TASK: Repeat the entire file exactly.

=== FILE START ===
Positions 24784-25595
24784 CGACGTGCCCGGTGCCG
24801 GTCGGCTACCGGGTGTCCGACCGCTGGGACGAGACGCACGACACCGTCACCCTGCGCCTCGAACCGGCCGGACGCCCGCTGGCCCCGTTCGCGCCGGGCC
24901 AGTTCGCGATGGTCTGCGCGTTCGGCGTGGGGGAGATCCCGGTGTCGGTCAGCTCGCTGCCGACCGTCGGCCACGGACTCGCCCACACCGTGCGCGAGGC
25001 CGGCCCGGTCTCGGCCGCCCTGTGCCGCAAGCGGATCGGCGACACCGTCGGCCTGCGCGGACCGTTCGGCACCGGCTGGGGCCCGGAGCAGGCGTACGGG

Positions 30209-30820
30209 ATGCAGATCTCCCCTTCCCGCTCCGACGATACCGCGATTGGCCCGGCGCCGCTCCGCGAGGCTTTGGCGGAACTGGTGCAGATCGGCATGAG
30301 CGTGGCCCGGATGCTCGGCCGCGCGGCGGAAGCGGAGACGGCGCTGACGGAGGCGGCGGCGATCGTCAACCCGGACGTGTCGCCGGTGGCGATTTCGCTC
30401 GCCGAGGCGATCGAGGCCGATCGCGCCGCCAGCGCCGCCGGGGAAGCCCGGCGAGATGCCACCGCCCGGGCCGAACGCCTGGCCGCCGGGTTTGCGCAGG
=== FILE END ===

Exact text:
Positions 24784-25595
24784 CGACGTGCCCGGTGCCG
24801 GTCGGCTACCGGGTGTCCGACCGCTGGGACGAGACGCACGACACCGTCACCCTGCGCCTCGAACCGGCCGGACGCCCGCTGGCCCCGTTCGCGCCGGGCC
24901 AGTTCGCGATGGTCTGCGCGTTCGGCGTGGGGGAGATCCCGGTGTCGGTCAGCTCGCTGCCGACCGTCGGCCACGGACTCGCCCACACCGTGCGCGAGGC
25001 CGGCCCGGTCTCGGCCGCCCTGTGCCGCAAGCGGATCGGCGACACCGTCGGCCTGCGCGGACCGTTCGGCACCGGCTGGGGCCCGGAGCAGGCGTACGGG

Positions 30209-30820
30209 ATGCAGATCTCCCCTTCCCGCTCCGACGATACCGCGATTGGCCCGGCGCCGCTCCGCGAGGCTTTGGCGGAACTGGTGCAGATCGGCATGAG
30301 CGTGGCCCGGATGCTCGGCCGCGCGGCGGAAGCGGAGACGGCGCTGACGGAGGCGGCGGCGATCGTCAACCCGGACGTGTCGCCGGTGGCGATTTCGCTC
30401 GCCGAGGCGATCGAGGCCGATCGCGCCGCCAGCGCCGCCGGGGAAGCCCGGCGAGATGCCACCGCCCGGGCCGAACGCCTGGCCGCCGGGTTTGCGCAGG